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Five Facts About Coffee

Category Kitchen
Published 29 September 2017

Five Facts on Coffee

First of October is International coffee day – the third year that this day has been held. It's an annual celebration of coffee's journey from the farm to your local shop— an opportunity to honour the men and women who grow and harvest the coffee we love.

At Ideal World we know the importance of a great cup of coffee. Nothing beats the smell of fresh coffee, and whether you're after a bargain pick-me-up or a gourmet espresso experience we've got the deal for you. Coffee can bring people together, or perk you up ready for the day, it's an ages-old tradition, constantly improved by ultra-modern technology, and we've got everything you'll need. Why not make yourself a nice cup of coffee and browse our range in the coffee hub while thinking about how to improve the cup you're drinking?

Take a look at our best deals below, or get yourself in the know with our five coffee facts:

Coffee is technically a fruit

Coffee beans are actually the seed or pits of a cherry-like berry that grows on bushes. It's called a bean only because of it's shape. The bright red berries are picked and then shucked of their fruit and the green centre seeds are roasted to produce coffee beans as we know them.

In the past, people even used the fruit to make a caffeine-fuelled wine!

There are two main types of coffee beans, but a lot more besides

Most coffee beans you'll buy can be separated into two types: Coffee Robusta and Coffee Arabica. Robusta are cheaper, have more caffeine in them and taste more bitter than Arabica, Arabica are considered to be better tasting with stronger aromatics but tend to push up the average price of a cup. 75% of the coffee beans commercially produced in the world are Arabica, so if you're drinking fresh coffee now, it's likely that it's Arabian.

In reality there are over a hundred different types of coffee beans but the majority never see export markets as the cost and organisation to grow and roast rare beans can be prohibitive.

What's the difference between a latte and cappucino?

There are many ways to serve coffee, whether you use a cafetiere (also known as a French Press), a filter, instant or an espresso machine: how can you tell the difference?

"Espresso" doesn't mean fast, it means forced (and should never be spelled or pronounced "expresso!"). Water is driven through ground beans at high pressures and temperature, causing the grounds to infuse into the water and create a short but powerful "shot" of coffee.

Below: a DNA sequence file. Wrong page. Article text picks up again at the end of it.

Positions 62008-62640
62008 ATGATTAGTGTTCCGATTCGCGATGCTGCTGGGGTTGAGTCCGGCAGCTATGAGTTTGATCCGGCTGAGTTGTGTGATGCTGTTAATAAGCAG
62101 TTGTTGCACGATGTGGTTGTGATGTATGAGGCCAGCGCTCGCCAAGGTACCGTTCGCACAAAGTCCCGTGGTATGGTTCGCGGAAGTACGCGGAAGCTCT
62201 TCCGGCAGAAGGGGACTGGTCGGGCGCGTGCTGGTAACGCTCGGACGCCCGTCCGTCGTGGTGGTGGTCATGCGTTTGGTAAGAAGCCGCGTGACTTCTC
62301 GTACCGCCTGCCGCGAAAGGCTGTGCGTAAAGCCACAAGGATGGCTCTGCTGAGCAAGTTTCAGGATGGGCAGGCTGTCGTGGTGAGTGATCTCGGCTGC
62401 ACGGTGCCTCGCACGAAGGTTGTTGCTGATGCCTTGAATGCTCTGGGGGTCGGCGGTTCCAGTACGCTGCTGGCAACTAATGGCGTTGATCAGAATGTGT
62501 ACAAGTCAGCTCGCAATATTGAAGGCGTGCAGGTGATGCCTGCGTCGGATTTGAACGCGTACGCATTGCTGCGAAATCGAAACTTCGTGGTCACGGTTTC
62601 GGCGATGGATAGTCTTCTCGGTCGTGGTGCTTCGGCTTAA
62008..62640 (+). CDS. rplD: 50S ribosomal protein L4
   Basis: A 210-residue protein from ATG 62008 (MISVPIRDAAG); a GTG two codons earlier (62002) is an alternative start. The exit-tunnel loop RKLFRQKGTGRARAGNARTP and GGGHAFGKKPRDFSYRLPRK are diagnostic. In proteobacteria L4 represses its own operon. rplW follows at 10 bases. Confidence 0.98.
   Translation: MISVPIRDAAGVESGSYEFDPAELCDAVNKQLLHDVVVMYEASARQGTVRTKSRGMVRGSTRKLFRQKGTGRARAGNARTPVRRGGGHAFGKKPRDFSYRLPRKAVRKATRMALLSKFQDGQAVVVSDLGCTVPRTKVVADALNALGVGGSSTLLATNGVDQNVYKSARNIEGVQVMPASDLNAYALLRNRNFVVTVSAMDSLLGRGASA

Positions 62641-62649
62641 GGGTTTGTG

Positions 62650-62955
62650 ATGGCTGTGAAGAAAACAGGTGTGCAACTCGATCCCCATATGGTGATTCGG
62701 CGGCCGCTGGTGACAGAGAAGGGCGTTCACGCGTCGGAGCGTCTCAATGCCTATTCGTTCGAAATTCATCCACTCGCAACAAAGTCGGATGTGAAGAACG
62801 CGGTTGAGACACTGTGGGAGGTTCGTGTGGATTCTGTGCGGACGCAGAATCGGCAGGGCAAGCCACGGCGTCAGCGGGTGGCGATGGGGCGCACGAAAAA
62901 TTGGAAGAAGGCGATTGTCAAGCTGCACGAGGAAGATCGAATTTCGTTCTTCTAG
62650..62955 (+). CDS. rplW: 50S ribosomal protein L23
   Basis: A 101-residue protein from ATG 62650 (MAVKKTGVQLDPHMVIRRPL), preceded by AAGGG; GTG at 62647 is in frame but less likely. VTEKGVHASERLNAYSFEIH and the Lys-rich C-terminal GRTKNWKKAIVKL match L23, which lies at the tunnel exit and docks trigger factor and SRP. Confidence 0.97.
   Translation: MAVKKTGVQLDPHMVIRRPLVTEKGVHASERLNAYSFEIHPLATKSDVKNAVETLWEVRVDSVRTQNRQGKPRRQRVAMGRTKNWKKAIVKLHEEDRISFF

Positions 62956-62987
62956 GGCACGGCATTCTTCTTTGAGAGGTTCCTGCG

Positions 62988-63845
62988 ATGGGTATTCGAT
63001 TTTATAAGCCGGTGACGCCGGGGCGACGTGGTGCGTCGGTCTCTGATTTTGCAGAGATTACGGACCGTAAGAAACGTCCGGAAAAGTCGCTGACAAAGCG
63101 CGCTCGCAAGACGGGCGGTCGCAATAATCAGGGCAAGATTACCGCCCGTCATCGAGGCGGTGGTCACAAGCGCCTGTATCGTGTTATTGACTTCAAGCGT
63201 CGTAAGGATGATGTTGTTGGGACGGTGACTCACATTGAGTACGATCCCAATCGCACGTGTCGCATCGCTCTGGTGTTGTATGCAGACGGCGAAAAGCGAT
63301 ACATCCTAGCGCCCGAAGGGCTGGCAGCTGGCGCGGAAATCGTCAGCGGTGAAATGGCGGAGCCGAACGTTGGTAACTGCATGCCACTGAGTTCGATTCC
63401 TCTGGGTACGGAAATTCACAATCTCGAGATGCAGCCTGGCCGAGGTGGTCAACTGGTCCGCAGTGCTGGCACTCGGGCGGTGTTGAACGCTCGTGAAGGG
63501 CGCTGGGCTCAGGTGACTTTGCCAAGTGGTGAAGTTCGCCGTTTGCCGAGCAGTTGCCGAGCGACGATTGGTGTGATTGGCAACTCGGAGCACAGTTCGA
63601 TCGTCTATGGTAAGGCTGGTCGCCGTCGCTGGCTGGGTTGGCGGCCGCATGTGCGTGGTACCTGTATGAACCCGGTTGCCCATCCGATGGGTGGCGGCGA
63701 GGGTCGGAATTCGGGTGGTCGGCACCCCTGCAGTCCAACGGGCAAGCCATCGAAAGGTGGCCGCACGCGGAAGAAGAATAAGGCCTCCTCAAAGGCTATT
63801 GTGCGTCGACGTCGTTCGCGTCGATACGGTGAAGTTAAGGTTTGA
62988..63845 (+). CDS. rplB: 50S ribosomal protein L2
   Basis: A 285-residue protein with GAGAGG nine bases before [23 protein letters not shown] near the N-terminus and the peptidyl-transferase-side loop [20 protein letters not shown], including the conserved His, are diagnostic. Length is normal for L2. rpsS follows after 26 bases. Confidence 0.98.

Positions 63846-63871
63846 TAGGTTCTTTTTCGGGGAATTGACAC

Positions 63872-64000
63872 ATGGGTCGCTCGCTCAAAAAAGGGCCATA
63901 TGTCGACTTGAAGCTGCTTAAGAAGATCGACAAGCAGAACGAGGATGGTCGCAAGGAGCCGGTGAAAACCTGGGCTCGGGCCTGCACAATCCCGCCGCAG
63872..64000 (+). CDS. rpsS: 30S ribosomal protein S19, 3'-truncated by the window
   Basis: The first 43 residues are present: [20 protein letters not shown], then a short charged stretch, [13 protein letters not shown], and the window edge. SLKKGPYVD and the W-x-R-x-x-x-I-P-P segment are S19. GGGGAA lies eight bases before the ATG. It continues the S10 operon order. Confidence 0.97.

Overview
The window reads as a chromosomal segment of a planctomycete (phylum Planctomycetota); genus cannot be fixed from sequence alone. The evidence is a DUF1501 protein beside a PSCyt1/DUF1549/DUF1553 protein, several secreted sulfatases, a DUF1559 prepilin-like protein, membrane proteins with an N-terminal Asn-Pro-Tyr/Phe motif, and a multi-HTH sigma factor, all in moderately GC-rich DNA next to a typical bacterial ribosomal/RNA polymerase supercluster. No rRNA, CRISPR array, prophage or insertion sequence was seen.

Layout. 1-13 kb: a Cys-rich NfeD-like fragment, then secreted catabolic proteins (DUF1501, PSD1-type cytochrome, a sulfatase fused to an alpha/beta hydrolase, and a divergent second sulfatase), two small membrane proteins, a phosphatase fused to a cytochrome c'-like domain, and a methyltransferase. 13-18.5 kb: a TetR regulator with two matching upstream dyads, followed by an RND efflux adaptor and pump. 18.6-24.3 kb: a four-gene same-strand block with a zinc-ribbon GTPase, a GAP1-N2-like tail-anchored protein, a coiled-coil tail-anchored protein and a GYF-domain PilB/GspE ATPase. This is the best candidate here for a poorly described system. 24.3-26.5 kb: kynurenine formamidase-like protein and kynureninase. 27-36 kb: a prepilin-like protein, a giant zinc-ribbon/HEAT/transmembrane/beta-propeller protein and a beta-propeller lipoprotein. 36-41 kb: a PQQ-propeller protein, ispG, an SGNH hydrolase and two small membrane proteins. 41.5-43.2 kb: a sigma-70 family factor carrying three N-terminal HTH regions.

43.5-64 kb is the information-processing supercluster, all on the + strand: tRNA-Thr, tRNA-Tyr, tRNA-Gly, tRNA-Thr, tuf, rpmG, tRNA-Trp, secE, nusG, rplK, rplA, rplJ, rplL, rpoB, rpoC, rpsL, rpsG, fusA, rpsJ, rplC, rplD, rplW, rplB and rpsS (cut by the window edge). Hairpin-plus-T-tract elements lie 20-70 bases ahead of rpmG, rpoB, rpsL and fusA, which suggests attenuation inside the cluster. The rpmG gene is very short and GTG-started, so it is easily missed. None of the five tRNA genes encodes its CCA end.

Served on its own it's an "espresso," but during World War II, American soldiers in Italy struggled with the strength, being more used to slow-brewed, longer drinks of coffee at home, so the Italians compromised with the Americano: pouring the coffee into a tall cup or glass of hot water to weaken it.

Add steamed milk and you've got a latte, but if you froth that milk up with the same steamer spout to make a thicker layer of microfoam and you've got a cappuccino: named after the thick, brown habits/cloaks of the Capuchin monks of the Italian Catholic church.

The latest craze being the flat white, an antipodean invention, where in New Zealand they sought to address the ratio of coffee to thick, frothed milk by creating a smoother (flatter) drink with less milk in it, so you could taste the coffee more.

A nice cuppa!
Coffee at Ideal World

How is instant coffee made?

Instant coffee is made the same way as any other cup of coffee: the beans are picked and extracted from the coffee fruit, roasted and ground and prepared in hot water. However, then the coffee is frozen solid in a slow process that produces small crystals and ground into flakes, then the water is removed from the crystals by removing all the air from a chamber and heating it, leaving the dried granules we buy in supermarkets.

When was coffee discovered?

Coffee was discovered in Ethiopia in 800 A.D.. Legend has it that local goat herders noticed their goats "dancing" after eating the beans, and a curious local monk decided to try it for himself, and found it kept him awake at night.

Coffee houses spread across Arabic countries in the middle ages, and came through to Europe via the Ottoman empire. As empires rose and fell over the middle East, coffee culture spread to Paris and London, and from there to the rest of the ancient world.

Coffee was just as popular in 1675 as it is today in major cities, as at this time there were over 3,000 coffee houses in England alone!